Error Messages Are Our Friends

Crystal Williams-Brown

Something I would often tell my mentees was “Error messages are our friends”. This is because they would panic at the sight of an error message like it was the proclamation of impending doom. Calmly I would explain that the app already halted the code and is warning you of trouble. It’s trying to help you by sending you this message. The error message is not a threat, it’s a tool to help you find issues in your code.

There are a lot of thoughts that come when starting the developers journey, the most common one being “I’m a fraud” or “I don’t know what I’m doing”. When having thoughts like this it is easy to view an error message as a sign of how poor you are at your job. But this is not the case at all.

An error message exists because someone created it. Someone thought that what you did was likely to be done and wanted to help you figure out the issue sooner rather than later. If you get an error message, know that you are one of very many who’ve gotten it before; and that the creator of the message likely made the same mistake you did. You can think of it like a future you sending a message back in time to the current you to keep you from deploying code that silently fails.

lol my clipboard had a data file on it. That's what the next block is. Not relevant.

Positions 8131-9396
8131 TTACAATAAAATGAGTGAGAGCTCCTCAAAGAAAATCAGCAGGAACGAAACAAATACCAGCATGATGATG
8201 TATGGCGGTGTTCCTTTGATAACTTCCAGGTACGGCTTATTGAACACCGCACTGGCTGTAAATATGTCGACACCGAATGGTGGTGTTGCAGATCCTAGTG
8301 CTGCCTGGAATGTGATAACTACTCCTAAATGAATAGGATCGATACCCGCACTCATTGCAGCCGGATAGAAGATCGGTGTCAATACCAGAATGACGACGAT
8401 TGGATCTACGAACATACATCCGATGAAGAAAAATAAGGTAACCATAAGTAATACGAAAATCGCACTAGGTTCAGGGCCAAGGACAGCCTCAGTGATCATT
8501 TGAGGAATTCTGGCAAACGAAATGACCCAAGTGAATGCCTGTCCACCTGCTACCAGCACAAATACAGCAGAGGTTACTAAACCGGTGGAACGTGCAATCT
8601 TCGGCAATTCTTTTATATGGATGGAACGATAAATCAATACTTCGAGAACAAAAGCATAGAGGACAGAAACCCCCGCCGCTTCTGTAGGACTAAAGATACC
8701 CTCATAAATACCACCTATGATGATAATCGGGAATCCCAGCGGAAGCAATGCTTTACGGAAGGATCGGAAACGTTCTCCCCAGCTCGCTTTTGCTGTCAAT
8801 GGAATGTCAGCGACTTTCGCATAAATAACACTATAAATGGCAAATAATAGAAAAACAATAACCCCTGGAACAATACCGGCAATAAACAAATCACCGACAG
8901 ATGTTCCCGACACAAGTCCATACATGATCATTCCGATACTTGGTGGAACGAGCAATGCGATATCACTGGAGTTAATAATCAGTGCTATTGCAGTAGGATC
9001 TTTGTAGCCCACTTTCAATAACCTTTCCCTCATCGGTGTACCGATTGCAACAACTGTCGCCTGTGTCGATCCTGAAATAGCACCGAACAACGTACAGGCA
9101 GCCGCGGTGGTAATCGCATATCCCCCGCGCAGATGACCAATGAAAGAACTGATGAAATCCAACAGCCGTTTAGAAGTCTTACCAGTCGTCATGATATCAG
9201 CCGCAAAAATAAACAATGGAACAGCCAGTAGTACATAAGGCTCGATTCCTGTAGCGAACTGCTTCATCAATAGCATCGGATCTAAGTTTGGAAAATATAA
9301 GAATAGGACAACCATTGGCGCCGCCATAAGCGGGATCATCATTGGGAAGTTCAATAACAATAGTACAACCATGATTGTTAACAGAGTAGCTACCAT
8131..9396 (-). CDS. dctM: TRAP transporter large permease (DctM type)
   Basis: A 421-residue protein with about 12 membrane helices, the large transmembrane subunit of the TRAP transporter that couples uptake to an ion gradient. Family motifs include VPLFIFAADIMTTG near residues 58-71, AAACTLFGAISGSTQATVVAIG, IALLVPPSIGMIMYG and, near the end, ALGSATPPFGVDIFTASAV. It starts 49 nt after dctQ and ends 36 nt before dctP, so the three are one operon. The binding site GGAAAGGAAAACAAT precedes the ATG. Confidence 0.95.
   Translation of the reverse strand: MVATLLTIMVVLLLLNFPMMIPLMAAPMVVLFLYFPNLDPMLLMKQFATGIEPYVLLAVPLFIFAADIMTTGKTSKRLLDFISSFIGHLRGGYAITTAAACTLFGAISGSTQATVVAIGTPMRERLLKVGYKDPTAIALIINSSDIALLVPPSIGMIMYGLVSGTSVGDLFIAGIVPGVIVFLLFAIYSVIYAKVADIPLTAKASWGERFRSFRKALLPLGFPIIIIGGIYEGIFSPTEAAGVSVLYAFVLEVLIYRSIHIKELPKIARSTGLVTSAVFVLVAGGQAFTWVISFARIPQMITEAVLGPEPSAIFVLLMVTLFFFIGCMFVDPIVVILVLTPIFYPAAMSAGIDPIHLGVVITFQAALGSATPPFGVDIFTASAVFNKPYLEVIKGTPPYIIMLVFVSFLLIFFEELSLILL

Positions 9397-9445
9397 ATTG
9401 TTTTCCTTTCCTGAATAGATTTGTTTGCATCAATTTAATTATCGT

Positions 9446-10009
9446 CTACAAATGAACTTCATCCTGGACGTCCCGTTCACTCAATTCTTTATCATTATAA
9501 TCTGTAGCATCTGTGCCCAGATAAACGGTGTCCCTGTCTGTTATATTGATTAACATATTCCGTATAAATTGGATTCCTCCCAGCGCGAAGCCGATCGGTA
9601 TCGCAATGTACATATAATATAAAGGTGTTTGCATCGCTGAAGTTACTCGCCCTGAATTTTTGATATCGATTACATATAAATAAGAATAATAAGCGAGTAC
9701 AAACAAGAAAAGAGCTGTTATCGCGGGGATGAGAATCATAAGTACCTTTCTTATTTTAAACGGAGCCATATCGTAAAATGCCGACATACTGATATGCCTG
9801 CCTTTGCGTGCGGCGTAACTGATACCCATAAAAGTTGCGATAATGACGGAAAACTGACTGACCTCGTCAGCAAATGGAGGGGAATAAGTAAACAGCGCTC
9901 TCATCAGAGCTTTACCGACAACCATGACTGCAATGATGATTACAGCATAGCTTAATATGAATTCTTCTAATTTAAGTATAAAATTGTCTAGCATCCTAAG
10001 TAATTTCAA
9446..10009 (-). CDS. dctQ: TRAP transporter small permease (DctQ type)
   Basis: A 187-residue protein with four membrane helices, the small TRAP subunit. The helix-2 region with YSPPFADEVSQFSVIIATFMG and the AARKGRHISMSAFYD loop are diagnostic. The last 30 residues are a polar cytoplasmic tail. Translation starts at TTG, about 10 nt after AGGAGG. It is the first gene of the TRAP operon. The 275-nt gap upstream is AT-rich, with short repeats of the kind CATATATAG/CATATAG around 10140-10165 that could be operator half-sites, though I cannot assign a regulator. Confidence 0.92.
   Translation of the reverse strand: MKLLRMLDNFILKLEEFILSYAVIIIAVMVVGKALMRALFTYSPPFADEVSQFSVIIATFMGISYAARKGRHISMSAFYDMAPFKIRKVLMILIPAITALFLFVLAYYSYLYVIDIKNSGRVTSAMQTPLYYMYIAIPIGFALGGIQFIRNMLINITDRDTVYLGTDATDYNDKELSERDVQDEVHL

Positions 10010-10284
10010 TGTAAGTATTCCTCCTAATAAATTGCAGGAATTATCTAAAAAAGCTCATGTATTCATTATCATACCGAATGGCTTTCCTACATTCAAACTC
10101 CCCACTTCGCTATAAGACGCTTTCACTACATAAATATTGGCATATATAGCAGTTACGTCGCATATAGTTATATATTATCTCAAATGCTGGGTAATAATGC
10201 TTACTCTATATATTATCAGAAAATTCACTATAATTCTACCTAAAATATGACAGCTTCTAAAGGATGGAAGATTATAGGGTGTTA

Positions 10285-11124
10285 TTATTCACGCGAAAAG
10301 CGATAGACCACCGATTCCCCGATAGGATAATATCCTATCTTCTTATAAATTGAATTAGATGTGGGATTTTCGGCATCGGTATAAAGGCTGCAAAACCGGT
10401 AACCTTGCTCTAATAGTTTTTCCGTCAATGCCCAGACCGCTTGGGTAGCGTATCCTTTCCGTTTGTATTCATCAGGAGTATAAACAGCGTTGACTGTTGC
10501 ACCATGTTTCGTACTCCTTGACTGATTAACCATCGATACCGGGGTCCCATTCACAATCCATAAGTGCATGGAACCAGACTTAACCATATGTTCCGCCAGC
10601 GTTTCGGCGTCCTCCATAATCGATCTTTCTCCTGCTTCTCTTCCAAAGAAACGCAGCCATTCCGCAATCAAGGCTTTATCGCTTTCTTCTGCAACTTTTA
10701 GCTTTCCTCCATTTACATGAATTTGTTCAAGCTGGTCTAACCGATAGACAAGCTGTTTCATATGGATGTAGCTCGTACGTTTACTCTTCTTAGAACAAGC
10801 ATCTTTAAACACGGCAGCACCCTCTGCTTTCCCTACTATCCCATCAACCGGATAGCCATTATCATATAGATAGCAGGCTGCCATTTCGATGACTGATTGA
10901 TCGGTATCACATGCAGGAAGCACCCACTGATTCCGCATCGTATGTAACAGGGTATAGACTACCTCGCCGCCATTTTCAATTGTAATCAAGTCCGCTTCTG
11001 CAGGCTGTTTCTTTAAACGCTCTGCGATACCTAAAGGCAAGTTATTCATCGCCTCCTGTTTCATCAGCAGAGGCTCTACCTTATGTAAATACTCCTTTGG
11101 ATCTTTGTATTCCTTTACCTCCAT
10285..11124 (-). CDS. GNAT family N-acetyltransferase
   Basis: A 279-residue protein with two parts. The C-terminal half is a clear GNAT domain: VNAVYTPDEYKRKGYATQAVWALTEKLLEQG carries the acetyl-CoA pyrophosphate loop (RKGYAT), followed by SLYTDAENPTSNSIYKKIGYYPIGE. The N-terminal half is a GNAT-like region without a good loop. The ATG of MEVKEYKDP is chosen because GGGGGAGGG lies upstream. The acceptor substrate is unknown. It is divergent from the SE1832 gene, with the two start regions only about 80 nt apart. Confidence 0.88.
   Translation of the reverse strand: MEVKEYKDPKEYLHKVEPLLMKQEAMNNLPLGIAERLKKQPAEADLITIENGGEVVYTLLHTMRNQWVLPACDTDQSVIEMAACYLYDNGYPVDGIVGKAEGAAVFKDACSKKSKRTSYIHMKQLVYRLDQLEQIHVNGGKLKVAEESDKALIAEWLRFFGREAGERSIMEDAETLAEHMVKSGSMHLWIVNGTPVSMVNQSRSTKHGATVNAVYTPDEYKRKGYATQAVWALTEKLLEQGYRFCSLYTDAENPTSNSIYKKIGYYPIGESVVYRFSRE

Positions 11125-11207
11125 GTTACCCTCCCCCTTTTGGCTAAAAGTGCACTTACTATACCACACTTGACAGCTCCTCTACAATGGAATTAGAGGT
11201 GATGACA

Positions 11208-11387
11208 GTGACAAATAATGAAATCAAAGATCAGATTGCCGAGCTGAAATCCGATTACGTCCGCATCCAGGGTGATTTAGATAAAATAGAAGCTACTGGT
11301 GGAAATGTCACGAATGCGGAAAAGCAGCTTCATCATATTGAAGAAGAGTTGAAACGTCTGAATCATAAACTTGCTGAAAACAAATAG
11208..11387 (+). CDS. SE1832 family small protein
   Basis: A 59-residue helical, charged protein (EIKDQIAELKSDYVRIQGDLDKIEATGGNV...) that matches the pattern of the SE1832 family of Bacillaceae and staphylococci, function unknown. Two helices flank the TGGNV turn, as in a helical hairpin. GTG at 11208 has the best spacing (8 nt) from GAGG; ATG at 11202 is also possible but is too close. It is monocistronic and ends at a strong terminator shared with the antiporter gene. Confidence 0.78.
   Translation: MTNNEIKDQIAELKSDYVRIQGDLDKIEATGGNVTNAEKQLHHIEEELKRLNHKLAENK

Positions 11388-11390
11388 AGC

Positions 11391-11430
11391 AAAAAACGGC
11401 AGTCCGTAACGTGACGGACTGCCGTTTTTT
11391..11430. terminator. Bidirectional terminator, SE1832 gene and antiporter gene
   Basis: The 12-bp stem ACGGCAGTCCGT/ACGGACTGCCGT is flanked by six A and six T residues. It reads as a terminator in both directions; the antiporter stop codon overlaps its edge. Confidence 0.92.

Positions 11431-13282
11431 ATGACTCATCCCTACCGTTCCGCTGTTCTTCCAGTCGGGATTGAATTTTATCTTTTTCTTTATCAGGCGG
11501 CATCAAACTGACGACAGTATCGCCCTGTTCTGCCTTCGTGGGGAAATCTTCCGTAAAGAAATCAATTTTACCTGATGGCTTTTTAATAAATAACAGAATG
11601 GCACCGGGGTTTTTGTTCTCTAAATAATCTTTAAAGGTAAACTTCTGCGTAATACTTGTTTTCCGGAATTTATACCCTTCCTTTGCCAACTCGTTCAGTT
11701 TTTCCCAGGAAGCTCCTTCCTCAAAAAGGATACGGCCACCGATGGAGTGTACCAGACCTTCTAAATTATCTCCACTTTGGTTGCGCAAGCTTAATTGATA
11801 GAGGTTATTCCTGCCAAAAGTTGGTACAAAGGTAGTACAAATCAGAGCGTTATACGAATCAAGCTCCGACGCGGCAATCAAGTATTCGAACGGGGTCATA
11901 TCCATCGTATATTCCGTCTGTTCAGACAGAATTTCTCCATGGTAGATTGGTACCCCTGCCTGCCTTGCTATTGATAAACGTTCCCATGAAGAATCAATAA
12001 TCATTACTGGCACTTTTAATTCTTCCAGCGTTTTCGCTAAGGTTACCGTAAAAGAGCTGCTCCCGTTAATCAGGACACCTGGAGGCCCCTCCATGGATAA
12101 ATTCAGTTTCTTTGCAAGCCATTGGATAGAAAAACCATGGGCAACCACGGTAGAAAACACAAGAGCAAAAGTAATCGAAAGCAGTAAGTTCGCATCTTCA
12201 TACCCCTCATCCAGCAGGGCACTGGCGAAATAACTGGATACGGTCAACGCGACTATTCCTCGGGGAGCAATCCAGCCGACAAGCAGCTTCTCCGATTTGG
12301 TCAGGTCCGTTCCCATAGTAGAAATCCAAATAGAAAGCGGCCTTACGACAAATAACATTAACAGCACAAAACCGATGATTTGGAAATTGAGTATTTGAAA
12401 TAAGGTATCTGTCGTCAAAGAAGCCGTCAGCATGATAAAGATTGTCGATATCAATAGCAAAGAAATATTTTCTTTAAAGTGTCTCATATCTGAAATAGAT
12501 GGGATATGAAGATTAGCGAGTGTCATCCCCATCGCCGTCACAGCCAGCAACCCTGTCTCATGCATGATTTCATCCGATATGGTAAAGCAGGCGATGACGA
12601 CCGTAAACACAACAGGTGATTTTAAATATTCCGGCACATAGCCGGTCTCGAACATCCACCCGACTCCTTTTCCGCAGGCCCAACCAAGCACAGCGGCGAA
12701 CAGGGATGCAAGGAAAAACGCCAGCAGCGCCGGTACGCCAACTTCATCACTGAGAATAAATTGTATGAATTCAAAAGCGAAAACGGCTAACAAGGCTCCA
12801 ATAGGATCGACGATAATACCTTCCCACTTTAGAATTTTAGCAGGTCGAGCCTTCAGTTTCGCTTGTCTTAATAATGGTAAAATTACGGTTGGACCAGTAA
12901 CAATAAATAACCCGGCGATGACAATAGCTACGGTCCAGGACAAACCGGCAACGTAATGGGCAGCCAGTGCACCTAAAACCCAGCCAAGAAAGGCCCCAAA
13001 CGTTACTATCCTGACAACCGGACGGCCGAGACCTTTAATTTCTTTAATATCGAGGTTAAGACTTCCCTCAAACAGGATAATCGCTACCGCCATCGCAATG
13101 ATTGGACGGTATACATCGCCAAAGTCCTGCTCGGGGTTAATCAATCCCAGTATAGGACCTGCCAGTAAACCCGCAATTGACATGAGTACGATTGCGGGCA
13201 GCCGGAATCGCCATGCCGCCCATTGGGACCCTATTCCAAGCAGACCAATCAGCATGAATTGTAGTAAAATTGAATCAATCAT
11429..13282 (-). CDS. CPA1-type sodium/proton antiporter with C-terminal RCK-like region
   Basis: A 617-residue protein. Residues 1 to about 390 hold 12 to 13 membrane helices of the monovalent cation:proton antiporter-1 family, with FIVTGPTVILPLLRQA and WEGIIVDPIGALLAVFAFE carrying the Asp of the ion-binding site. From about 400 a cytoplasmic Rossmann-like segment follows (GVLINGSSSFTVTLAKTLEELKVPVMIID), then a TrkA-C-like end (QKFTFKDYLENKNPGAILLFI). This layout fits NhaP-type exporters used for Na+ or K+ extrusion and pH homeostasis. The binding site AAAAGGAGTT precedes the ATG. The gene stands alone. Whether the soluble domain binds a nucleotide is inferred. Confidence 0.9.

Silent failures are the enemy. They leave you clueless, because your code doesn’t work and has no indication as to why. However silent failures are not a sign of you being a poor developer either. They are a sign of an edge case, a situation not accounted for. It’s very hard to account for everything. Once you solve the problem, you could go on to make a way to catch it when it happens and send a helpful message to another developer who will likely encounter this issue too. This is why I say “Error messages are our friends”. They are the voice of someone who dealt with a problem and hopes to now save us from the same struggle.

Found in Translation

After acknowledging that the error message was sent to help us, we move on to learning how to understand what it says. This takes time, documentation, perhaps reaching out to a co-worker or a stackoverflow where someone has already decoded it. Error messages are limited and usually need to be generic so that they can be reused for many purposes.

I usually start with the first line and think of it within the context of the code that triggered it. I can get more into context and how vital it is to meaning, but that is a blog post for another day. So just keep in mind that context is key. I once acted out an improv scene of a relationship falling apart where me and my scene partner were tasked with saying one line, over and over in different ways to convey deeper meaning. We were saying the same words the whole scene, but the meaning changed over the course of it. This same principle applies to error message language.

Here are some examples of error messages you may receive and how to decode them.




I had made a stub for a test that calls on an API. I wanted the response from said API to be consistent for the test so I stubbed it. However I was getting an unhandled request error for that test. This unhandled request error happened remotely in CI but not locally. Making it harder to debug.